Headlines: May 23, 2023

· The Pulse
  • The city has set up water-bottle filling stations across Edmonton to ensure access to drinking water throughout the summer. The program, which launched in 2021 with five stations, is expanding to up to 20 stations this year, with 17 opened over the long weekend. The stations are attached to fire hydrants and located near public washrooms wherever possible. The city has also installed temporary public washrooms as part of its Public Washroom Strategy. Christel Kjenner, the city's director of affordable housing and homelessness, said the efforts are part of a policy council passed in 2021 to protect Edmontonians during extreme weather, which is becoming more frequent because of climate change.
  • Edmonton experienced periods of extremely poor air quality over the long weekend, which forced the closure of some businesses and attractions and required many people to change outdoor plans. Canada's Air Quality Health Index listed Edmonton as very high risk on May 20, and the World Air Quality Index considered Edmonton's air quality extremely hazardous, behind only locations in China, India, and Burkina Faso. Air quality improved slightly on May 22 and was expected to drop to low risk by the night of May 23. Meanwhile, the city's extreme weather response, which was activated on May 17 due to poor air quality, was deactivated on May 19.
  • Environment Canada issued a heavy rainfall warning for a large area of western Alberta, including Peace River, Grande Prairie, Fox Creek, and Edson, with 50-75 millimetres expected by May 24. Meteorologist Brian Proctor said the rain is coming "a little slower than we were initially forecasting, but it definitely is on the way." As of May 22, more than 945,000 hectares had been burned by wildfires and more than 10,000 Albertans were under evacuation orders. Alberta Wildfire information officer Christie Tucker said the rain could be a "turning point" but added that fighting the wildfires is a long-term project. "Many fires of this size will certainly not be extinguished after a few days of rain," Tucker said.
  • The city announced it is closing its reception centre at the Edmonton EXPO Centre for Drayton Valley and Brazeau County evacuees on May 23 as the wildfire threat eases in those areas. Since opening the centre on May 5, the city said it registered nearly 3,100 Albertans, provided more than 10,000 meals, provided 275 sleeping cots, and helped with hotel bookings and supplying essential items. The city's Animal Care and Control Centre also provided support for evacuated pets. "I hope that the work of our Office of Emergency Management and Emergency Support Response Team has shown Edmontonians both that we are known for our ability to help others, and that we are well-prepared to support Edmontonians in an emergency," said city manager Andre Corbould.
  • The founders of the Jasper Place Wellness Centre announced it is closing its community resource centre due to a lack of funding, although a specific date was not provided. Open since 2006, the facility has supplied essential resources to people experiencing homelessness and poverty as well as support with affordable housing, food, health care, and employment. Elaine Hyshka, an associate professor with the University of Alberta School of Public Health, said the closure will leave a major service gap in west Edmonton, noting that the centre had 10,000 visits from homeless or precariously housed Edmontonians in the past three months. Coun. Andrew Knack suggested the loss of resources will result in more people without any form of support in the city's west end. The centre also said its city-funded emergency shelter space, which opened in January at a former hotel, will close May 29 when its contract expires.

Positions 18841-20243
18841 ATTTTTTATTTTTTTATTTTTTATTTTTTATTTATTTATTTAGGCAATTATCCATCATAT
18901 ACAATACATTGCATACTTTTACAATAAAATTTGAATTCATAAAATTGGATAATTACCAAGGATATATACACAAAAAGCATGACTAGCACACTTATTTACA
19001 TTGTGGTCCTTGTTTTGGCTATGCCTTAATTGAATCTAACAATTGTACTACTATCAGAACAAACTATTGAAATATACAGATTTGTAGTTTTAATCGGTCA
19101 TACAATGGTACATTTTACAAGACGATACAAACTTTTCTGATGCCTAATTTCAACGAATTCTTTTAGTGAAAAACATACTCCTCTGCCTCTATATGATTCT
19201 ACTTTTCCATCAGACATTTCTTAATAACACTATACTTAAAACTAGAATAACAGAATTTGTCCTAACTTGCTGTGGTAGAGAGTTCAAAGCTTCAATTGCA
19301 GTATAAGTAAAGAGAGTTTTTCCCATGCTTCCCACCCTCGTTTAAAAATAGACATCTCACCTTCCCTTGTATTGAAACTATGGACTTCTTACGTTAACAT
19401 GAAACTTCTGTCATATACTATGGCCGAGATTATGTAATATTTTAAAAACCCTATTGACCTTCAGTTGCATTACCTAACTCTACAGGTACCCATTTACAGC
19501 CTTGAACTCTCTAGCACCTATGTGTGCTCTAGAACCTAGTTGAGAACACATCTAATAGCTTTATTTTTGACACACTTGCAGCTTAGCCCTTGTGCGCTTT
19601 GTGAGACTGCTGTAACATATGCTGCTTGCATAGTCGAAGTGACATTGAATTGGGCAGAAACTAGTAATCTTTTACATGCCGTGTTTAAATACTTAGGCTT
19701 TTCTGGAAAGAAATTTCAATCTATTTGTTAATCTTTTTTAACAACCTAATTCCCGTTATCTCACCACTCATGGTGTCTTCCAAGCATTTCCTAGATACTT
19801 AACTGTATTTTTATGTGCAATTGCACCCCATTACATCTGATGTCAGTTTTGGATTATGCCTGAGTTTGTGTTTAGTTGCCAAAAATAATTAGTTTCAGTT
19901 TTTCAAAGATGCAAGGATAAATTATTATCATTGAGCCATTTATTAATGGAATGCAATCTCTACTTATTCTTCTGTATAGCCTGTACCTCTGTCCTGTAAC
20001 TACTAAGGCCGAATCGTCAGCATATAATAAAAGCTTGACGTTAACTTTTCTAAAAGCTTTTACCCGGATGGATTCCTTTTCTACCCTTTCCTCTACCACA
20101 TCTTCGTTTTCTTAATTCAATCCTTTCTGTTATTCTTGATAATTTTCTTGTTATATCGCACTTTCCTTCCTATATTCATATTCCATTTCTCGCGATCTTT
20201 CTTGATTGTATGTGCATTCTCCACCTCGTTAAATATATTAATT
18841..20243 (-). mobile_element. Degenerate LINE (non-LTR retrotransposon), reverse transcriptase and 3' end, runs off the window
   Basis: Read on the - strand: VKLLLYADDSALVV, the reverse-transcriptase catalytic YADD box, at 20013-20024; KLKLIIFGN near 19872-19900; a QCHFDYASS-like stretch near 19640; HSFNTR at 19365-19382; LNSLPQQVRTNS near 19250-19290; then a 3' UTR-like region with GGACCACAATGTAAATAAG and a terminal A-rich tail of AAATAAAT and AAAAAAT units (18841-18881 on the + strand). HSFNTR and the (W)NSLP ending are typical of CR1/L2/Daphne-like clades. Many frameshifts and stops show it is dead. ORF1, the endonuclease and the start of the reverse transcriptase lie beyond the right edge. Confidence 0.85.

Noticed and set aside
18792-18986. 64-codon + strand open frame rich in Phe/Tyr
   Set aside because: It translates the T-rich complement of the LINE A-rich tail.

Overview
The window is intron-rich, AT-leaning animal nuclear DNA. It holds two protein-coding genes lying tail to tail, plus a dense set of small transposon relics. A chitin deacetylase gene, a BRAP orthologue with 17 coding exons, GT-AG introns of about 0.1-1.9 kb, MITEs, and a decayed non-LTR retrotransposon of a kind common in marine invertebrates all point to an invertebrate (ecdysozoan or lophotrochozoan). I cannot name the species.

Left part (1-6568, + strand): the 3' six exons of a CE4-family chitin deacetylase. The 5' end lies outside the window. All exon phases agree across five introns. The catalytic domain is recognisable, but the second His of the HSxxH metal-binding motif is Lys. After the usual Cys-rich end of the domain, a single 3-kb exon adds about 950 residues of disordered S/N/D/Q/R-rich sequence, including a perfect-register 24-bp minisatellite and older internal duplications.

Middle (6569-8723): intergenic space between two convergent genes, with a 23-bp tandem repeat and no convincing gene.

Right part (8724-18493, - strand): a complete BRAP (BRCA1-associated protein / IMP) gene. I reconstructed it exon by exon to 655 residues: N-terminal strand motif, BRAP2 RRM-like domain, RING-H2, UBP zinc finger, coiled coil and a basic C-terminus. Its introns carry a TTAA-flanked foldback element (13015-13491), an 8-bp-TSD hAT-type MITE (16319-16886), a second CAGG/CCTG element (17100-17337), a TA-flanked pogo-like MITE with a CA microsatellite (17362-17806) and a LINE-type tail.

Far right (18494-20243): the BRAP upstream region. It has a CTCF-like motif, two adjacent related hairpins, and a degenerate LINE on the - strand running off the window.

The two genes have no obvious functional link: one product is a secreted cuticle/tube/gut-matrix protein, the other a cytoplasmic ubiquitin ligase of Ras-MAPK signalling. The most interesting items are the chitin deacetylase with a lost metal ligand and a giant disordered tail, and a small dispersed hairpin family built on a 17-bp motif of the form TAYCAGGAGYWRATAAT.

• Around 100 Edmontonians gathered at 98 Street and 106 Avenue in Chinatown on May 19 to remember Ban Phuc Hoang and Hung Trang, the two men who were murdered in separate random attacks on May 18, 2022. The murders sparked conversations about public safety in Chinatown, prompted then-justice minister Tyler Shandro to demand that the city create a downtown and transit safety plan, and led to the launch of the Healthy Streets Operations Centre, which police recently linked to a reduction in crime severity in the area. Following the memorial, Hung Trang's daughter, Christina Trang, said not enough has been done to improve safety in the area and criticized the city's move to approve a development permit for a new Boyle Street Community Services facility at 107A Avenue and 101 Street, which she said conflicts with the city's goal to decentralize social services. The Chinatown and Area Business Association will also send a letter to city manager Andre Corbould expressing opposition to elements of the city's renewal plans for the McCauley neighbourhood until social disorder is addressed.
  • The legal advocacy group Animal Justice sent a letter to city council asking for the city auditor and the Edmonton Police Service to investigate the Edmonton Valley Zoo for potential fraud. In January, the group filed a complaint with Canada's Accredited Zoos and Aquariums (CAZA) because the zoo's 2022 budget request to council stated that without more funding it risked losing accreditation. This month, CAZA determined there was no evidence to support the zoo's assertions that it needed more funding to meet current enclosure standards and that its accreditation is not at risk. CAZA was also unable to substantiate the zoo's statement that staff had been injured or forced to take time off due to deficiencies with enclosures. Zoo director Gary Dewar denied any allegations of fraud and, in a statement to Postmedia, said the zoo's budget request was clarified to council, media, and the public prior to budget deliberations. Coun. Erin Rutherford said she plans to advocate for an audit of the zoo.